The compound at the heart of the Erin Brockovich story
This week, the compound at the heart of a multi-million dollar legal case and an Oscar nominated film. Here’s Michael Freemantle.
You may have heard of Erin Brockovich. She was the subject of a film of the same name released in the year 2000. The film was a box office success and highly acclaimed by critics. Julia Roberts won an Oscar for best actress and several other awards for her starring role as Brockovich in the movie.
The film dramatized Brockovich’s struggle as an environmental activist and legal clerk in a law firm against the Pacific Gas and Electric Company. The company, she alleged, had contaminated drinking water with wastewater containing hexavalent chromium at Hinkley, a town in southern California. The source of the pollution was the company’s natural gas pipeline compressor station located some two miles away.
Hexavalent chromium is also known as chromium(VI). Compounds containing this form of chromium have a wide variety of uses, for example, as corrosion inhibitors and for the manufacture of wood preservatives, inks, paint pigments and other products. They are also used for chrome plating and in the manufacture of stainless steel. Sodium dichromate, an orange red compound, is an example of a hexavalent chromium compound.
At the Hinkley compressor station, sodium dichromate was added to the water in cooling towers to prevent the formation of rust. The wastewater from the towers was discharged into shallow ponds. Water from these ponds seeped into the groundwater feeding into the wells that were used to provide drinking water for the town’s residents.
Hexavalent chromium compounds are well known human carcinogens. Brockovich unearthed evidence that cases of cancer and other illnesses in the town could be linked to the presence of hexavalent chromium in groundwater.
The main raw material source of the chromium in these compounds and indeed the chromium metal used for chrome plating is chromite, a brittle black oxide mineral. The chromium in the mineral is trivalent. The ore also contains iron. Sodium dichromate is produced from the ore by first removing the iron and then oxidizing the trivalent chromium to form sodium dichromate.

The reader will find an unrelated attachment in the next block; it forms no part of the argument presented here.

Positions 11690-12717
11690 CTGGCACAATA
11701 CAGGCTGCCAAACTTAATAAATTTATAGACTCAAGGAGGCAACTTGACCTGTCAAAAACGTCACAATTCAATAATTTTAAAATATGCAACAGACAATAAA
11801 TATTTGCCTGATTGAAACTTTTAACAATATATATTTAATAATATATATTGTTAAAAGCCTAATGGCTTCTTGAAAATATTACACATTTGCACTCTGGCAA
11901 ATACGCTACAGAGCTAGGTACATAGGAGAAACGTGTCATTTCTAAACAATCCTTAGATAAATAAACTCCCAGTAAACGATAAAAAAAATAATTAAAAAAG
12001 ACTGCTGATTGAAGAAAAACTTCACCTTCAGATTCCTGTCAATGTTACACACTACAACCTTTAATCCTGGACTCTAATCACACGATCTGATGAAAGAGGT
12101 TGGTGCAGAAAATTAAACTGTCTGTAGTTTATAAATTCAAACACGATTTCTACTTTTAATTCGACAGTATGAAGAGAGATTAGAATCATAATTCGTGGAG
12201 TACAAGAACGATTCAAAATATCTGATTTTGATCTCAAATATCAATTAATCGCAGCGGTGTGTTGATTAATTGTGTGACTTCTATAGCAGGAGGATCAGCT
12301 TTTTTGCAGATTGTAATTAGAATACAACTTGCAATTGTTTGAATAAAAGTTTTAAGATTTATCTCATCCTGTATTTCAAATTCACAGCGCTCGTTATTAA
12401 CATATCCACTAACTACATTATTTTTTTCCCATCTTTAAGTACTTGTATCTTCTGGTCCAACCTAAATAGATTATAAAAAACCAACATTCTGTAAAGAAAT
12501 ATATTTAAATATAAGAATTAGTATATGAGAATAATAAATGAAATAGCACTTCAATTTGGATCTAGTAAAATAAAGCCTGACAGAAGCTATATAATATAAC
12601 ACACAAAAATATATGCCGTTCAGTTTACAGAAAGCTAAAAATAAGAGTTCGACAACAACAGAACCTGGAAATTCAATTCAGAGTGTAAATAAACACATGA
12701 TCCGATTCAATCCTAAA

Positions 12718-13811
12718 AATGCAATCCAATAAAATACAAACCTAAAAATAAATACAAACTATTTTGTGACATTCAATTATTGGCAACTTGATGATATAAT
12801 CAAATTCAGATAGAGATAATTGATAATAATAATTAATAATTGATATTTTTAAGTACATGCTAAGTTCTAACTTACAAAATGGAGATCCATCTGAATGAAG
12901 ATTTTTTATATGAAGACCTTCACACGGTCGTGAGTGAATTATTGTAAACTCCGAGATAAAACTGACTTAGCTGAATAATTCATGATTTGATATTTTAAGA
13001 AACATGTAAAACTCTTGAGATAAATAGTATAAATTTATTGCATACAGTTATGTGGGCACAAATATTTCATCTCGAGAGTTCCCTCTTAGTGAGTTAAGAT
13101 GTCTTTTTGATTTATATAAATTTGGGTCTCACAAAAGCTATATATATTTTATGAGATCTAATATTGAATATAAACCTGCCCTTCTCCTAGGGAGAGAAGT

Sodium dichromate, like many other sodium compounds, is highly soluble in water, and arguably the most important of all hexavalent chromium compounds. The compound is not only a corrosion inhibitor, it is also a key intermediate in the manufacture of most chromium compounds.
To take just one example, sodium dichromate has played an important role in the production of chrome yellow. The Dutch artist Vincent van Gogh relied on paint containing this pigment for his famous still life series of paintings known as Sunflowers. The chemical name of chrome yellow is lead(II) chromate. It is a hexavalent chromium compound prepared from sodium dichromate by reactions with potassium chloride and then lead nitrate.
The use of sodium dichromate and other hexavalent chromium compounds is now facing a major problem. Because these compounds are carcinogenic, the European Union has decided to ban their use. It has imposed a sunset date of 21st September 2017 on sodium dichromate. Other hexavalent chromium compounds have later sunset dates. Exemptions may apply for specific uses over a limited period, but this will require authorisation. The ban falls within the union’s regulations known as REACH, which is an acronym for Registration, Evaluation, Authorisation and Restriction of Chemicals.
A document published by the Occupational Safety and Health Administration in the United States notes that since the year 2000, there has been a decline in the use of hexavalent chromium compounds as pigments for paints and other materials. It adds that employers are replacing the compounds with less toxic alternatives. Even so, some experts believe that, for many applications, it will be difficult to replace hexavalent chromium compounds with equally effective but safer compounds.
As for Erin Brockovich, her activities at Hinkley culminated in a lawsuit against the Pacific Gas and Electricity Company. The case resulted in a $333 million settlement in 1996 for the town’s residents. Brockovich received a $2.5 million bonus from her law firm and went on to work on other anti-pollution lawsuits.
That was Michael Freemantle with the story of sodium dichromate. Next week, Neil Withers explores a situation all too familiar to many of us.
Inside the cabin, my eyes were telling me everything was stationary. But my mechanisms of balance could tell that the boat was still pitching up and down violently. The result of that disconnect between eyes and inner ear was seasickness.
So get on board with Neil next week to explore one of the compounds we use to treat seasickness. Until then, let us know if you have any compound suggestions – email email@example.com or tweet @chemistryworld. I’m Ben Valsler, thanks for joining me.
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